EDITOR’S NOTE — This year, Rep. Tana Senn’s Equal Pay Opportunity Act (HB 1646) would have taken an overdue step to address the gender pay gap. It would updated our state’s 1943 equal pay law to ensure that employees are able to openly discuss and inquire about their wages without fear of retaliation. This kind of pay transparency is a vital step toward ensuring that the persistent gender wage gap is finally closed. The bill has bipartisan sponsorship, was approved by the House. but was killed without a vote in the Senate Commerce and Labor Committee chaired by Sen. Michael Baumgartner (R-Spokane).

► In the (Longview) Daily News — Public left out of process for choosing legislators — In two weeks, commissioners from five counties in Southwest Washington will assemble in Kelso to choose a state senator and a state representative. It’s a process that will continue a decades-old tradition — critics would call it political cronyism — in the 19th District.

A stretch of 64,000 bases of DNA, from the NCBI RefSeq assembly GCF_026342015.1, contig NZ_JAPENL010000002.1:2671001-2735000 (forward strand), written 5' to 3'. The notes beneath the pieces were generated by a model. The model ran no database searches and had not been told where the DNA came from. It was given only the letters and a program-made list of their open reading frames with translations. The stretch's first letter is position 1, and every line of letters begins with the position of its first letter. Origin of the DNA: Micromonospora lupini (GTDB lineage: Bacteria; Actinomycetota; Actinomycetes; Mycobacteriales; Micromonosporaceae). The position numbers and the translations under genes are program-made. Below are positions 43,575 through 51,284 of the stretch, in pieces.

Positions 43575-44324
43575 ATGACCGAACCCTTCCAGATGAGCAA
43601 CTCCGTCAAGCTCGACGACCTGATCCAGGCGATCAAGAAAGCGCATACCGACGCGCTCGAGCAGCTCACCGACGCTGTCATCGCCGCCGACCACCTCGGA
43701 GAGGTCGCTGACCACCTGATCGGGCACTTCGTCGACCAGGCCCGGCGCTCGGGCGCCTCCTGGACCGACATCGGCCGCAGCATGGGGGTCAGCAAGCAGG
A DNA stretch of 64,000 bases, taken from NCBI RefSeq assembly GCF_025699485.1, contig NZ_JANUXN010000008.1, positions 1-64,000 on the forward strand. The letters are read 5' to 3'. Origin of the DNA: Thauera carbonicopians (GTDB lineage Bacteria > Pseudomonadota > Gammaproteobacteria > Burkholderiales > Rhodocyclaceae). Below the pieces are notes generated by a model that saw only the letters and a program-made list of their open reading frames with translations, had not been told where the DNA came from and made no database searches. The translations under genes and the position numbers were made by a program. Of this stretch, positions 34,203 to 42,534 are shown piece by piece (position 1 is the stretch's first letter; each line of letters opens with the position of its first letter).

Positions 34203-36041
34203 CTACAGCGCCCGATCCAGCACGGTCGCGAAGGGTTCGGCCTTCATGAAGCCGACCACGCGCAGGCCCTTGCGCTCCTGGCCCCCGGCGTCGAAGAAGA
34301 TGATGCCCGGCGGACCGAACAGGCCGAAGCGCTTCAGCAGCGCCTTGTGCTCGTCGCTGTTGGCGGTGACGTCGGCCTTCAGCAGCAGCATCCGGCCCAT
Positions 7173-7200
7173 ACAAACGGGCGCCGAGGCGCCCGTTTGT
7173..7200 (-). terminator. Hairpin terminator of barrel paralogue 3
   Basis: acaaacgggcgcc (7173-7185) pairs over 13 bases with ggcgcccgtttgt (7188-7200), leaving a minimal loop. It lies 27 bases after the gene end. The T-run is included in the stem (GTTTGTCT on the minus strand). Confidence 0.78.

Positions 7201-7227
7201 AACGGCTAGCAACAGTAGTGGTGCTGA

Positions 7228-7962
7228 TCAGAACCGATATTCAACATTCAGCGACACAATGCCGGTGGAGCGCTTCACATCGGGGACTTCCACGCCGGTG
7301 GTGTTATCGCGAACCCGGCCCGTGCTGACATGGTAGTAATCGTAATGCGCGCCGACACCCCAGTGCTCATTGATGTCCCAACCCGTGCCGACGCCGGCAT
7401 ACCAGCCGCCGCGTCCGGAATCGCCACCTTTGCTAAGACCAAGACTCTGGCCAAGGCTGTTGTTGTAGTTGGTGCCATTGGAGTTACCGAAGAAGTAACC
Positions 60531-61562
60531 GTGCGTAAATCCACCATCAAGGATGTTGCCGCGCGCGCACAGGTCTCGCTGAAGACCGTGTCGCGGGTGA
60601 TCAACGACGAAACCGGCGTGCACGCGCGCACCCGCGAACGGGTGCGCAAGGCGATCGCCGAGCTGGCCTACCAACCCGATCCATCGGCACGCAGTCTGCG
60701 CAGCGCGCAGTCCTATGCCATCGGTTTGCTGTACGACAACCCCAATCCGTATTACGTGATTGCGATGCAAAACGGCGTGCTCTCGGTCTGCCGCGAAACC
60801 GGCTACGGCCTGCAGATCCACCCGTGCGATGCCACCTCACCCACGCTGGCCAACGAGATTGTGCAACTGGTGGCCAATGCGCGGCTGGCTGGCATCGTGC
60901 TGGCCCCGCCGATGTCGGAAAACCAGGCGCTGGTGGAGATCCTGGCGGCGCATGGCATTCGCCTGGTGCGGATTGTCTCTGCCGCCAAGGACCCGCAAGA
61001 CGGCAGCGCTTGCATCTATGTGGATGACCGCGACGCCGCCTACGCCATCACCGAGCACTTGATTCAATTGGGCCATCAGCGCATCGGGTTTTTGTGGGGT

► In the Columbian — Dairy agrees to lower fine in worker’s drowning — The Mabton dairy where an employee drowned in a manure lagoon has settled for a reduced fine with the state over workplace safety violations. The cause of the accident remains under wraps. Last week, a hearing officer appointed by L&I reduced the penalties against Riverview Ranch dairy from $6,800 to $2,200. Riverview in exchange agreed to build guardrails around every manure lagoon by Dec. 1.

ALSO at The Stand — Darigold refuses to accept petitions on dairy safety

Walkinshaw plans legislation to improve safety at state’s dairy farms

Workplace safety on state dairy farms demands legislative action (by Jeff Johnson)

► From AP — 2 workers injured in dam explosion released from hospital — Two more of the workers injured in an explosion at a hydroelectric dam in central Washington have been released from the hospital. Three workers remain hospitalized.